Do you have a lens collimator and other gear needed to ensure proper alignment when reassembling the lens? If not, try this. Put the lens inside a window where it receives directly sunlight. Yes, you'll probably have to move the lens every few hours to it continues to receive direct sunlight. Do this for a day or two. If the fungus persists then take the lens to a reputable camera shop and have a properly trained and equipped professional clean the lens.

Jul 20, 2014 | Sigma Cameras

2 Answers

Clean inside lens fungus


If you realy have fungus in your zoom lens, you can't do anything. If it does not show on the pictures, just keep the lens dry. (use silica gel) If you want it it be repaired, it will cost more than an new lens.

Oct 05, 2013 | Nikon Zoom-Nikkor 55-200mm f/4-5.6G ED...

1 Answer

What should i do?...my tamron 17-50 began to have a fungus.


Well, that's a great lens and most definitely worth the cleaning/service. I don't know where in the world you are but fungus growing inside a lens is only heard of in high humidity environments and can happen fairly quickly. Are you sure this is a fungus on the inside and not just a clouded smear on the front element? If the lens is having a problem then the camera won't be to far behind. To answer your question more directly "what should I do" my suggestion is to send the lens to a authorized Tamron service/repair center/depot for cleaning. After which get a few of those little moisture absorbing packets and place them in with your photo gear to help reduce the moisture.

Jan 19, 2011 | Tamron 17-50mm f/2.8 XR Di-II LD [IF] SP...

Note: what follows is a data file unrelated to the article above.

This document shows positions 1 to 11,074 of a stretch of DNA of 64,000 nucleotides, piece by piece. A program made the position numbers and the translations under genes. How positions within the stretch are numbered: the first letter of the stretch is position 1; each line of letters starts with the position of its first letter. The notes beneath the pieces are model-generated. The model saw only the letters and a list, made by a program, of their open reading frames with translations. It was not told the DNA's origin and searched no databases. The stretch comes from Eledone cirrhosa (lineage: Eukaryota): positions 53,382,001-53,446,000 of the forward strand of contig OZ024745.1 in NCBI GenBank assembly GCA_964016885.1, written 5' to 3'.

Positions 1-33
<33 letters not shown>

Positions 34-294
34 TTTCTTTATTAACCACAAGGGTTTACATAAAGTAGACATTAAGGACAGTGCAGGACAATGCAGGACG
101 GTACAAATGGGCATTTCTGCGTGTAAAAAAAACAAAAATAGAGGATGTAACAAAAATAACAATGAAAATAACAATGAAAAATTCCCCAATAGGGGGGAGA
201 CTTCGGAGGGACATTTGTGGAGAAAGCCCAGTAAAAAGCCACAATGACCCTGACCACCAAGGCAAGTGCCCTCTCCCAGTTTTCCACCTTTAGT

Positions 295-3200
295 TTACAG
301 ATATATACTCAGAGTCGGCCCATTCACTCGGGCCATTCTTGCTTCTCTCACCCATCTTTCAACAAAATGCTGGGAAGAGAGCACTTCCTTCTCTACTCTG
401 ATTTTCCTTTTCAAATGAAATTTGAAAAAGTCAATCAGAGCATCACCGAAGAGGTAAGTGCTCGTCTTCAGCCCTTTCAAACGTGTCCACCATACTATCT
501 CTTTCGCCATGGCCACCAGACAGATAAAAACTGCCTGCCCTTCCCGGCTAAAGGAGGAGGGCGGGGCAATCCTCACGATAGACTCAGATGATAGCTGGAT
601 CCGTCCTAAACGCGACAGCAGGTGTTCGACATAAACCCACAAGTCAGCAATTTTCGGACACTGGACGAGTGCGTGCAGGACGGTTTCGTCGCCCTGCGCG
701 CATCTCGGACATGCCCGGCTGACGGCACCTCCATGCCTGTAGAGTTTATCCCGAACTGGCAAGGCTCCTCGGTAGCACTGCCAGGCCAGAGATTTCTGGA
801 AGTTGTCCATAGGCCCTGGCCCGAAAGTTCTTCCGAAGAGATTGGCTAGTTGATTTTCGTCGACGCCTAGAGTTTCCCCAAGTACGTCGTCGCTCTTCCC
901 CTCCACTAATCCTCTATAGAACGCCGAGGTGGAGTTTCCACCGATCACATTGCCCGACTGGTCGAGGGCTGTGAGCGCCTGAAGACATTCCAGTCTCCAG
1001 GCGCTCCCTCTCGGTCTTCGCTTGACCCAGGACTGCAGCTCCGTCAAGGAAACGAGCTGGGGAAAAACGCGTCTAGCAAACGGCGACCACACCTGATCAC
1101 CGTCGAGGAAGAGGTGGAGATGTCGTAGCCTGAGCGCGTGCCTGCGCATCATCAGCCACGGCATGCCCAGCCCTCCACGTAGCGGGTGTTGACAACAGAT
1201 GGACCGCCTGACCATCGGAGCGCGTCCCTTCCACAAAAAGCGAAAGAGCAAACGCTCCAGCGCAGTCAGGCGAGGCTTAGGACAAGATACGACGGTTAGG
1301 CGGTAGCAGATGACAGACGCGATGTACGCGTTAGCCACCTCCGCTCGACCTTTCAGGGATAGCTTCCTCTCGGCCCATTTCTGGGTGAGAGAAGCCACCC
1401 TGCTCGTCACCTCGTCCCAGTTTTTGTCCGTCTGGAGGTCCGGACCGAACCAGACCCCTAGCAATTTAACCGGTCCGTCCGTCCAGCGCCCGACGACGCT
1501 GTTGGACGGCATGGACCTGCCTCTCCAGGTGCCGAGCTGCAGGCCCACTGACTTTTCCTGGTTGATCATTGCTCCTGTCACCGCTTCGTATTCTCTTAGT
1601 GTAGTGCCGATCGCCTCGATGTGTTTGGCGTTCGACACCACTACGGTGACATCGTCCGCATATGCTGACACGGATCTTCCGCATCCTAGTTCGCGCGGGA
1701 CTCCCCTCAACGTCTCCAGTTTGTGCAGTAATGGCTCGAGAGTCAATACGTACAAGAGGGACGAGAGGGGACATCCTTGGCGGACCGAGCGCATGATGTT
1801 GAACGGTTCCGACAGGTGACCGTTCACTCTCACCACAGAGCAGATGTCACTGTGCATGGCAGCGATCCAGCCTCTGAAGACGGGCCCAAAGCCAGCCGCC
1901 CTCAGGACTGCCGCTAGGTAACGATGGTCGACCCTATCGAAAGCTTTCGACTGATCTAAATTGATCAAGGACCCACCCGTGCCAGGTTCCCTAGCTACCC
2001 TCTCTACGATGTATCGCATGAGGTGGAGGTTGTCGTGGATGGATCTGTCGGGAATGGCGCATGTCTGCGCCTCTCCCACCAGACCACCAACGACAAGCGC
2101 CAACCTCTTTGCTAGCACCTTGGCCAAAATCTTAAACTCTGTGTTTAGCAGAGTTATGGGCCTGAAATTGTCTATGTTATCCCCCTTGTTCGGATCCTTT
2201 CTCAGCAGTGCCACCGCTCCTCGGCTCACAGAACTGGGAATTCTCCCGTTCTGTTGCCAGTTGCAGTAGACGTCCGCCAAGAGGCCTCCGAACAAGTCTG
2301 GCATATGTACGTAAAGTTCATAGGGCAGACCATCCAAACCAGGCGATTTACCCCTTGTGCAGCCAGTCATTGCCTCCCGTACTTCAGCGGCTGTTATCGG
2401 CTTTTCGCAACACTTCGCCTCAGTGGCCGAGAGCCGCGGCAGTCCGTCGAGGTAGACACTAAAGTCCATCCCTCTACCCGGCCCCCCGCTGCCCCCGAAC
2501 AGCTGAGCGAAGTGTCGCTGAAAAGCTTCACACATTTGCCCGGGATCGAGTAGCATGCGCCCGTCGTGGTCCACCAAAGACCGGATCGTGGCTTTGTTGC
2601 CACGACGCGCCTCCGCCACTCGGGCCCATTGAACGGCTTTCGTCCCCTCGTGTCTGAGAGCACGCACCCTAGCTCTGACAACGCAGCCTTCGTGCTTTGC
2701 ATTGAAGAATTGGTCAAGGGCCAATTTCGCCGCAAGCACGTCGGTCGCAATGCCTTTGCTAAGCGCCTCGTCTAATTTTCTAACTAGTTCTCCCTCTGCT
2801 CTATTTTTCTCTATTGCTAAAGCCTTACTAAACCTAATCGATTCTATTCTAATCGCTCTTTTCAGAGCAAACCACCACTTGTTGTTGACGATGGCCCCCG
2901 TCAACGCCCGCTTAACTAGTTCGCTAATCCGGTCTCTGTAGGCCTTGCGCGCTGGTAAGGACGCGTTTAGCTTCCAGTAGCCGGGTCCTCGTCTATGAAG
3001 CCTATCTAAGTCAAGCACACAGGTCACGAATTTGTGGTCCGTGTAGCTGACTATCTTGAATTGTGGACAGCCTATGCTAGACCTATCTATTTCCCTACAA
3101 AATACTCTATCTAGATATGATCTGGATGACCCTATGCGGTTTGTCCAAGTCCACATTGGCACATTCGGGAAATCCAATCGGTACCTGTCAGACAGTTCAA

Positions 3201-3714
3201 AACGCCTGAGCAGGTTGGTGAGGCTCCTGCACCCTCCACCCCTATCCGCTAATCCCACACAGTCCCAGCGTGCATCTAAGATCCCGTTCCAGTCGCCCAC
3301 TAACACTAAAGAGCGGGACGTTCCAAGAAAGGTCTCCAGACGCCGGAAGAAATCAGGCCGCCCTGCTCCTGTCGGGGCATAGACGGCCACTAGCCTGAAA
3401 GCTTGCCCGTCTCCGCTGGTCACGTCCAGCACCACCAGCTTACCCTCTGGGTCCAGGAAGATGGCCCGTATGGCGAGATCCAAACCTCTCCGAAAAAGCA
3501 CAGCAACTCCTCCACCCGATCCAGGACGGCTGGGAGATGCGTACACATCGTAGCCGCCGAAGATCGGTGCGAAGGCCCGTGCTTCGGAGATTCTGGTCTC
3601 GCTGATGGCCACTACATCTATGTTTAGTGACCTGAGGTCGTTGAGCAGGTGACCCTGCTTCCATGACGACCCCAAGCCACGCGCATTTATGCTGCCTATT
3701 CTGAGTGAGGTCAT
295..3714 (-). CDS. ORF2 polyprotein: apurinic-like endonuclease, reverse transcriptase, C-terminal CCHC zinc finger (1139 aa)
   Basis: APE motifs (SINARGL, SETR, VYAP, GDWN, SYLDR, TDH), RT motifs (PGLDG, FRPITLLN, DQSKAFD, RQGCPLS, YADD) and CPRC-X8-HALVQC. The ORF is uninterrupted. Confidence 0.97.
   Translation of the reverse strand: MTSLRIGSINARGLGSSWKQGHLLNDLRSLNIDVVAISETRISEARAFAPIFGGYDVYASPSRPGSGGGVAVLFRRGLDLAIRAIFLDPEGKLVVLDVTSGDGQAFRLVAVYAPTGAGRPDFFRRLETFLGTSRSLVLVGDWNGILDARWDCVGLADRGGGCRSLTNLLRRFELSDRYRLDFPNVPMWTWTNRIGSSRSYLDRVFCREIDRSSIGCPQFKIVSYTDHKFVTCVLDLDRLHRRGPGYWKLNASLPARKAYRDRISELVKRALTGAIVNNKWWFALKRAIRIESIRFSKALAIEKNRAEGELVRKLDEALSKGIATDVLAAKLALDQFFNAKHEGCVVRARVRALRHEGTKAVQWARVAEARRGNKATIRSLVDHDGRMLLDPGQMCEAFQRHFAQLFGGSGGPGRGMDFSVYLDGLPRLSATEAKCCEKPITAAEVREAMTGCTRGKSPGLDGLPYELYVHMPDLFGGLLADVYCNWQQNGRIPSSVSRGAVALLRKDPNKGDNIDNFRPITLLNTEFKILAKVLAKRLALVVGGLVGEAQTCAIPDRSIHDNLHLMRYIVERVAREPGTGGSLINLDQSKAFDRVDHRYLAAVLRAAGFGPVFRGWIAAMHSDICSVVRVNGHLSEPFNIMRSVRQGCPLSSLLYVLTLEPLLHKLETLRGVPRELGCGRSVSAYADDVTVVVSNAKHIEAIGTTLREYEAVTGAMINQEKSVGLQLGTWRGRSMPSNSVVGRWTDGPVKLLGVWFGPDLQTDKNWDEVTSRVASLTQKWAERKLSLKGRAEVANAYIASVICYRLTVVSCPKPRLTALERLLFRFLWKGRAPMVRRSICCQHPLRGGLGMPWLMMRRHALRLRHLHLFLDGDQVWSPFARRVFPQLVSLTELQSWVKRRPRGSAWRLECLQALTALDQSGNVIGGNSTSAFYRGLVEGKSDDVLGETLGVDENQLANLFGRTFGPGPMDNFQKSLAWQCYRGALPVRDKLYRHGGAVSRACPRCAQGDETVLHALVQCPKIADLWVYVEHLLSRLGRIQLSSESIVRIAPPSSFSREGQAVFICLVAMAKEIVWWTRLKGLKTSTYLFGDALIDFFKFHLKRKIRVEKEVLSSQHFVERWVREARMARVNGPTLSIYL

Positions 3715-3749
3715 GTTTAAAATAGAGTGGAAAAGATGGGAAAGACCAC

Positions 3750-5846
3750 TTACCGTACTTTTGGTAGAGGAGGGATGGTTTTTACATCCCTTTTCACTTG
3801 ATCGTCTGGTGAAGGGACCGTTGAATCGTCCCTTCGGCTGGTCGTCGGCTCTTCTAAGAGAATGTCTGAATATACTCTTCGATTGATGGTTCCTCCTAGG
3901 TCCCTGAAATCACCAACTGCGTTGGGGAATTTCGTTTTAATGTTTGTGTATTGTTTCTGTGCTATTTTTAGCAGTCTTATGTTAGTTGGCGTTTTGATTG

1 Answer

POSSIBLE MOLD INSIDE CAMERA LENS


It is lens fungus and you're correct in your assumption that it's uneconomical to professionally repair on your lenses. But it need to be pretty bad before it affects image quality so don't junk them just yet.

Some types of lens fungus can be killed simply by leaving the lens out in sunlight, but I'd suggest that it's better to leave them exposed to the indirect sunlight on a bright overcast day to prevent any chance of sharply focussed light burning the inside of the lens. Killing the fungus won't remove the dead stuff but it prevents the problem getting worse.

May 29, 2010 | Quantaray 100-300mm F4.5-6.7 Zoom Lens for...

1 Answer

Clean fungus rear lens


Oh This Could be a problem. But try just wiping it with a lens cleaning kit. If that dosnt work take it to a camera shop and let them work on it.

Aug 28, 2009 | Nikon Telephoto AF Micro Nikkor 105mm...

1 Answer

Hi, It appears there is a small amount of fungus inside my lens, and when taking a picture, it comes back very dark. What would a possible remedy be for this? Many thanks Jon


This is actually a very common situation for older lenses. You should take the lens to a trained technician and have them clean the inner elements of the lens. Often times they can, if the fungus isn't too bad. In extreme situations, they will need to replace the element itself.

Jul 05, 2009 | Sigma 24-70mm F3.5-5.6 AF Zoom Lens

2 Answers

Fungus in the lens


These lenses arn't designed to be taken apart.

A camera specialist may help but they should alwys be kept dry and at room temp never warm and humid. Silicate gel in your storage bag also prevents this from happening.

Good luck

Marc

Apr 16, 2009 | Mamiya RB67 Pro SD Medium Format Camera

1 Answer

Fungus inside lens


There's nothing but normal air inside your SE. Nikon will service this for you under their No-Fault warranty. See Nikonusa.com for details.

Dec 17, 2007 | Nikon Superior E Binocular